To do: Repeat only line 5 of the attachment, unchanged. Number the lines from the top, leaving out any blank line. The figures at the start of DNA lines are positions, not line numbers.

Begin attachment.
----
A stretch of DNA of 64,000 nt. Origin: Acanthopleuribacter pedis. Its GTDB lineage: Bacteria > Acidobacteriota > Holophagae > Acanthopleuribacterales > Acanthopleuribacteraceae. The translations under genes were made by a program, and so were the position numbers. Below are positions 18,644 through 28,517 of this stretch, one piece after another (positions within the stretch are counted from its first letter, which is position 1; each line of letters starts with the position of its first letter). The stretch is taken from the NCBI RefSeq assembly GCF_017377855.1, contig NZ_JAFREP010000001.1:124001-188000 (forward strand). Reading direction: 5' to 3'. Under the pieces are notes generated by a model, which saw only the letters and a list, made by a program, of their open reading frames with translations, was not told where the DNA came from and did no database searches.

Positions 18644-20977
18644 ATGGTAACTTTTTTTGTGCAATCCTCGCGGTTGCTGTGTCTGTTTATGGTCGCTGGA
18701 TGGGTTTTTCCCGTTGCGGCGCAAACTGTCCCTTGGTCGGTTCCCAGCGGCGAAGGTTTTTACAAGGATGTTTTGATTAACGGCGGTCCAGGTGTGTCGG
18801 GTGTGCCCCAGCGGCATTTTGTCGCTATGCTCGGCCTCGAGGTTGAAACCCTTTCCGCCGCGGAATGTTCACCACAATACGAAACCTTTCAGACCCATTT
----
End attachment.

18801 GTGTGCCCCAGCGGCATTTTGTCGCTATGCTCGGCCTCGAGGTTGAAACCCTTTCCGCCGCGGAATGTTCACCACAATACGAAACCTTTCAGACCCATTT